ADHD Drug Side Effects May Cause Heart Rhythm Problems in Some Children: Study
Attention deficit hyperactivity disorder (ADHD) drugs commonly prescribed to children throughout the U.S. may carry a risk of causing abnormal heart rhythms, according to the findings of new research.
In a study published this week in the medical journal The BMJ, researchers indicate that children who took Ritalin, Concerta and similar ADHD drugs had a 61% increased risk of arrhythmias during the first two months of use.
The research focused on national health insurance database information in South Korea from January 1, 2008, to December 31, 2011. Researchers found 1,224 patients under 17 years of age who experienced a cardiovascular incident and had at least one prescription for methylphenidate, a type of drug used for ADHD, which includes drugs like Ritalin, Daytrana and Concerta.
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Researchers indicate that children who take drugs like Ritalin may have an increase risk of abnormal heart rhythm after the child starts taking it. Some children had an increased risk of heart attack.
The study comes at a time when drugs approved for the treatment of ADHD are perceived by many as being over prescribed themselves. About 15% of all high school-age children in the United States have been diagnosed with ADHD, but some experts say that number should be closer to 5%.
One early advocate of stimulate treatment for children with ADHD, Dr. Keith Conners of Duke University, said that the rate of children now being diagnosed with ADHD and placed on drug treatments is “preposterous” and called ADHD an epidemic manufactured by drug companies.
A study published last year revealed children are often treated for ADHD first with drugs like Ritalin, before behavioral therapy.
In the new study, a 61% increased risk of abnormal heart rhythm was observed in children during any time they took the medication, but the risk was the highest in the children who had congenital heart disease. Children with congenital heart disease had a threefold increased risk of heart rhythm problems.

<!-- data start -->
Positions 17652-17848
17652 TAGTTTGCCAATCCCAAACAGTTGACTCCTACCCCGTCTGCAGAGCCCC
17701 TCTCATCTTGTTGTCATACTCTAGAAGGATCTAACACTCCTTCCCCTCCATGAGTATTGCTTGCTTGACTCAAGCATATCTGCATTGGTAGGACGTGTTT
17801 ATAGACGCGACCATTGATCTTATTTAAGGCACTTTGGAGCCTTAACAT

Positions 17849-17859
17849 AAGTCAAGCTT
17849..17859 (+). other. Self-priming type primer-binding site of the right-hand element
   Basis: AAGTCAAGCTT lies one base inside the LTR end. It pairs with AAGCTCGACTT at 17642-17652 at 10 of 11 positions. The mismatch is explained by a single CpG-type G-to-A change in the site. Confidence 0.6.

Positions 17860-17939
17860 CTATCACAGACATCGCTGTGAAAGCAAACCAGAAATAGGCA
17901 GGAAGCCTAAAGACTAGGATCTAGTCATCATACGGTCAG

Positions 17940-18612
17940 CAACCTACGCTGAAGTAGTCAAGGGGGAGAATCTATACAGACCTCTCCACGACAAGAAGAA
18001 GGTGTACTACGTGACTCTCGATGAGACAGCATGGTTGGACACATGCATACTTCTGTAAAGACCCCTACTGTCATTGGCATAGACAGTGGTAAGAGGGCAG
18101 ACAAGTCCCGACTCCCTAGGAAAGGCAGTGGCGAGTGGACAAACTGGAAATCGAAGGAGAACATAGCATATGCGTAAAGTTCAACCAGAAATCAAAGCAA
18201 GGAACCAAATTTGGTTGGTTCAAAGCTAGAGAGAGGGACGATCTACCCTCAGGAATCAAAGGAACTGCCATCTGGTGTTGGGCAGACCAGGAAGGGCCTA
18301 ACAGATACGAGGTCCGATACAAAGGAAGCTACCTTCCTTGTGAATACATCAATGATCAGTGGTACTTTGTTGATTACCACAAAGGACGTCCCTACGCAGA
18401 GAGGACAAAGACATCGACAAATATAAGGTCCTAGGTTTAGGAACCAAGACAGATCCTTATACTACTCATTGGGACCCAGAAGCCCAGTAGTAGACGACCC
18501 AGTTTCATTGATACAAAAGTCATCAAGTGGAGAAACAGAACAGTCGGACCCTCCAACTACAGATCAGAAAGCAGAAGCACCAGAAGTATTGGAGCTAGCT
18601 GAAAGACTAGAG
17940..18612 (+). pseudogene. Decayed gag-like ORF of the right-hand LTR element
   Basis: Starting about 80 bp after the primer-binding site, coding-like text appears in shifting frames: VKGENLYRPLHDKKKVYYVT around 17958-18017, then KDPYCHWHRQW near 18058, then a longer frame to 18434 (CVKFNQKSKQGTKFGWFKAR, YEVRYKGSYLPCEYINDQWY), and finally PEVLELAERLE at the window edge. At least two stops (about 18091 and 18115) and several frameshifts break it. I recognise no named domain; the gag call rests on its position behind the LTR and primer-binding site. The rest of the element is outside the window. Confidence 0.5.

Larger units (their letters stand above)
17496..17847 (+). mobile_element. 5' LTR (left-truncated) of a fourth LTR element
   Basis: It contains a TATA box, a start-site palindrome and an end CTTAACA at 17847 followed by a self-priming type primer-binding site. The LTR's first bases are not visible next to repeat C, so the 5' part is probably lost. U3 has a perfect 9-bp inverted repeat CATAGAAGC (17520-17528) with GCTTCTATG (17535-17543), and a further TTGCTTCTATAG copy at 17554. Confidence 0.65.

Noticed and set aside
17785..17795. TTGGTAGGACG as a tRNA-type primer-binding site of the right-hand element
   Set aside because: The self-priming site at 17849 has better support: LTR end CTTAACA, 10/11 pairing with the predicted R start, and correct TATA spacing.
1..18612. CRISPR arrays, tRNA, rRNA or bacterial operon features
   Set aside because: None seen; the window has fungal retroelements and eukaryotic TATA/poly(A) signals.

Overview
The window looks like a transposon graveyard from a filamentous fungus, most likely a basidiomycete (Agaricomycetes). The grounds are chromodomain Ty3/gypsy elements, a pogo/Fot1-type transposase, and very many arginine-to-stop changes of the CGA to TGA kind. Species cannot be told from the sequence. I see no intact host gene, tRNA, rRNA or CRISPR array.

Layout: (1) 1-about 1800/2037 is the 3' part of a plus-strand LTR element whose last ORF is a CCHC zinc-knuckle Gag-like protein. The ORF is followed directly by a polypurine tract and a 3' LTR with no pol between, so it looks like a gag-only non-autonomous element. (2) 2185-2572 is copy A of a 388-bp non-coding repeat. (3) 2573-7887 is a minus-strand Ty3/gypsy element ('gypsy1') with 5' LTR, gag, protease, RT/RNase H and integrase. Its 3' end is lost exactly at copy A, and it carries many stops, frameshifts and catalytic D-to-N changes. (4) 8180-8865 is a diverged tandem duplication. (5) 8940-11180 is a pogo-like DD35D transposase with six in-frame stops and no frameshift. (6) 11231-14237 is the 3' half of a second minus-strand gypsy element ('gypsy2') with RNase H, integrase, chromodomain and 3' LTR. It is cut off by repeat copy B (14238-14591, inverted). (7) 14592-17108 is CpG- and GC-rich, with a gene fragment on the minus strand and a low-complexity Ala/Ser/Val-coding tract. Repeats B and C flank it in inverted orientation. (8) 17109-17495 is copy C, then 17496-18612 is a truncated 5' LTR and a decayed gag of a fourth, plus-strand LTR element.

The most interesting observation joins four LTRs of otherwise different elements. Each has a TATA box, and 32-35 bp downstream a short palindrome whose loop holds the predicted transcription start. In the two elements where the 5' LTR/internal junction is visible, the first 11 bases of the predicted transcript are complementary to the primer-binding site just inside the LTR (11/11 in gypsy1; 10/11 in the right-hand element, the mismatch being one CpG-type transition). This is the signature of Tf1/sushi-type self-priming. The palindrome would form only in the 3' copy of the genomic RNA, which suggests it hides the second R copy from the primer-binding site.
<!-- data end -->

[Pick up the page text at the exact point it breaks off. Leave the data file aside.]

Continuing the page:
The data indicated no overall statistically significant risk of myocardial infarction, but there was a higher risk in the early periods of taking the medication, between days eight and 56 days after the start of the treatment with Ritalin or Daytrana.
“Relative risk of myocardial infarction and arrhythmias is increased in the early period after the start of methylphenidate treatment for ADHD in children and young people,” the authors concluded. “Though the absolute risk is likely to be low, the risk-benefit balance of methyphenidate should be carefully considered, particularly in children with mild ADHD.”
Researchers say the benefit/risk ratio should be carefully considered before doctors prescribe the medications, especially in children with mild ADHD. History of heart disease should also be considered as well.
Study authors also say children on these medications should have their blood pressure and heart rate regularly monitored to help reduce the risk.
Researchers say Ritalin stimulates the nervous system and stimulants can affect heart health. Doctors warn cardiac patients to avoid caffeine, a stimulant, but Ritalin seems to be a stronger stimulant than caffeine, especially in children with ADHD.
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